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Controversy Erupts as Margaret Wanjiru’s Church Faces Demolition Amid Land Dispute

Tension gripped the Jesus is Alive Ministries church premises along the Haile Selassie Highway as a section of the establishment, owned by former Nairobi Gubernatorial aspirant Bishop Margaret Wanjiru, was razed to the ground on Wednesday.

The unexpected demolition, carried out by unidentified individuals, has sparked controversy amid an ongoing dispute over the land on which the church is situated.

The land in question is reportedly claimed by Kenya Railways, leading to a protracted legal battle between the church and the government agency. A contentious wall erected between the church property and the railway land has been a focal point of the dispute, with its fate hanging in the balance pending a court ruling.

Accompanied by area Member of Parliament Amos Mwago, Bishop Wanjiru decried the demolition as politically motivated, although the identity of the perpetrators remains undisclosed. Amid a heavy police presence, the demolition ensued, with Bishop Wanjiru expressing disbelief and anguish over the turn of events.

“This is not the repayment we expected after campaigning tirelessly. It’s disheartening that the very government we supported could resort to such actions,” lamented Bishop Wanjiru, visibly emotional as she recounted the ordeal. She alleged physical assault and theft of personal belongings during the confrontation.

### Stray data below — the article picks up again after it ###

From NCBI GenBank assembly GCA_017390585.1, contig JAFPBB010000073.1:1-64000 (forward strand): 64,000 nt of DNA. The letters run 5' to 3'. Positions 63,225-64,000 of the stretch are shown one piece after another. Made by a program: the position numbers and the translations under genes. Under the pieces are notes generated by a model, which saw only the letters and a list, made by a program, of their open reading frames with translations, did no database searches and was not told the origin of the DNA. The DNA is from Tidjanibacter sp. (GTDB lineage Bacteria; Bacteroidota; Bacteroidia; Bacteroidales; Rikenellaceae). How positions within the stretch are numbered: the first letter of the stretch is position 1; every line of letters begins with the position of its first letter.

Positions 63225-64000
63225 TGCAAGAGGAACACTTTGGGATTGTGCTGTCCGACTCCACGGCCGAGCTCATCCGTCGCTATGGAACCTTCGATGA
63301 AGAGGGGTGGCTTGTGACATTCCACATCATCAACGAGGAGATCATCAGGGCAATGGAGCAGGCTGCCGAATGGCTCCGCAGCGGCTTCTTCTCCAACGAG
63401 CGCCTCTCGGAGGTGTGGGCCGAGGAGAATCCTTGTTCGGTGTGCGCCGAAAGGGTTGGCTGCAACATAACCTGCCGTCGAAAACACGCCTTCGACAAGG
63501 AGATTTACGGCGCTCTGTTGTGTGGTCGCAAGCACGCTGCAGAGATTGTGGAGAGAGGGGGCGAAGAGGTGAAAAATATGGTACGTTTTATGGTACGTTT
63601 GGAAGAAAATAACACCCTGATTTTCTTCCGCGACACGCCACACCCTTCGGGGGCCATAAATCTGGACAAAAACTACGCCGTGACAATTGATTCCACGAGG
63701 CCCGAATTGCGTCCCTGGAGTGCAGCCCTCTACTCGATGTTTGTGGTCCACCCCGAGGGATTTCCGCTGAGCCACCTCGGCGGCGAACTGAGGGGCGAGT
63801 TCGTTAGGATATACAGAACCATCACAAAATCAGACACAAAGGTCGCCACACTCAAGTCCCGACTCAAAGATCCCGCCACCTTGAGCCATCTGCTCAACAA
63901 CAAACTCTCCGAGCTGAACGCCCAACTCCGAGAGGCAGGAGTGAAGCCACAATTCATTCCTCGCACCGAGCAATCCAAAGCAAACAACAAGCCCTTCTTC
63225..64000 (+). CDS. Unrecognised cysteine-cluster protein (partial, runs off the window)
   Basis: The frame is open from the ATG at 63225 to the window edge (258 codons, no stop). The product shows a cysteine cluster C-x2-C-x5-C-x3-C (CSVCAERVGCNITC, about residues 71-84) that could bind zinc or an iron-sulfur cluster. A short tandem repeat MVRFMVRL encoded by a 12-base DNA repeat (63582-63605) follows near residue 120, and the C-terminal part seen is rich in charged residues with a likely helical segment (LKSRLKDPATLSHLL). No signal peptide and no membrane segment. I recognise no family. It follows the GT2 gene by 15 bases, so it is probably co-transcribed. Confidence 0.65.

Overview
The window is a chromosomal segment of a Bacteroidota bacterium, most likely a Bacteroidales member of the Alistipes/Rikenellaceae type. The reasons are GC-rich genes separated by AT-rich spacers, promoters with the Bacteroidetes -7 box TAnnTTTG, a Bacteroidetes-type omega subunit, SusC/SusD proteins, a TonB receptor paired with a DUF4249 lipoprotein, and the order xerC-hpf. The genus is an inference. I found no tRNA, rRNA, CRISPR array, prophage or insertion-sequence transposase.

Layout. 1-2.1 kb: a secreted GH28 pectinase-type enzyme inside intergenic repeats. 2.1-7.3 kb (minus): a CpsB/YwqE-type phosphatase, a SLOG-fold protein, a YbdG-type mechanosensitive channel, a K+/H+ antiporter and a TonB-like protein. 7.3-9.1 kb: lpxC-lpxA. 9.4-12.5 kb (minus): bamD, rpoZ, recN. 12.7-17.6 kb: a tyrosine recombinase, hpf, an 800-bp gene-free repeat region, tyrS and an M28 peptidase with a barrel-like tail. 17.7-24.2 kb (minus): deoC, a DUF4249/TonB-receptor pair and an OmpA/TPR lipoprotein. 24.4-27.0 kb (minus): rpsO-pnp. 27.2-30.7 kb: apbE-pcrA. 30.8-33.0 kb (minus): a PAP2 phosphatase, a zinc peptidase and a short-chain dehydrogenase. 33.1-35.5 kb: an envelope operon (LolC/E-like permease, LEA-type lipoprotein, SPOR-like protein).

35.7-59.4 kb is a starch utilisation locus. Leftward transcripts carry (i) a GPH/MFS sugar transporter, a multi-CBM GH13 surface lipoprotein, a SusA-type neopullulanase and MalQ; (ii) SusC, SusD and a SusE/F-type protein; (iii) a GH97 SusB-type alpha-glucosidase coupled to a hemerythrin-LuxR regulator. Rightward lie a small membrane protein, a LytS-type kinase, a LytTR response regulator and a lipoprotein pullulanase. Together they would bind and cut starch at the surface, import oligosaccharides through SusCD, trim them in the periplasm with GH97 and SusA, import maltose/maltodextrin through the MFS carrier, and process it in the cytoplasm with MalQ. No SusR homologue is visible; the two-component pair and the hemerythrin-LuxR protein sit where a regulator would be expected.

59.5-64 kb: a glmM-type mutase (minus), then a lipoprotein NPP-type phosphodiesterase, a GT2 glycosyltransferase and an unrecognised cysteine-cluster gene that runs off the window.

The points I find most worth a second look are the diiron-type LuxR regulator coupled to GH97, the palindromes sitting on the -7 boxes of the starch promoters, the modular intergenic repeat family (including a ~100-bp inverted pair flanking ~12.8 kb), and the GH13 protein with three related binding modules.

Claiming injury sustained in the fracas, Bishop Wanjiru vehemently defended the church’s right to the land, refuting assertions that it encroached on government property. She questioned the government’s treatment of its citizens, citing the incident as emblematic of broader injustices faced by ordinary people.

The demolition attempt was not isolated, according to Bishop Wanjiru, who recounted a previous incident on February 10 when another group allegedly tried to bring down the same wall. She attributed the failed attempt to the presence of a wedding ceremony on the premises, insinuating a deliberate effort to evade accountability.

Police maintained their role in providing security to the demolition crew, raising questions about the government’s stance on the contentious issue. The church, however, remains steadfast, having acquired adjacent property as a safeguard against further encroachments on its land.

As the controversy unfolds, Bishop Wanjiru and her supporters vow to pursue legal recourse while calling attention to what they perceive as an infringement on their rights. The demolition marks a significant escalation in the longstanding dispute, underscoring the challenges faced by individuals and institutions in navigating complex land ownership issues in Kenya.

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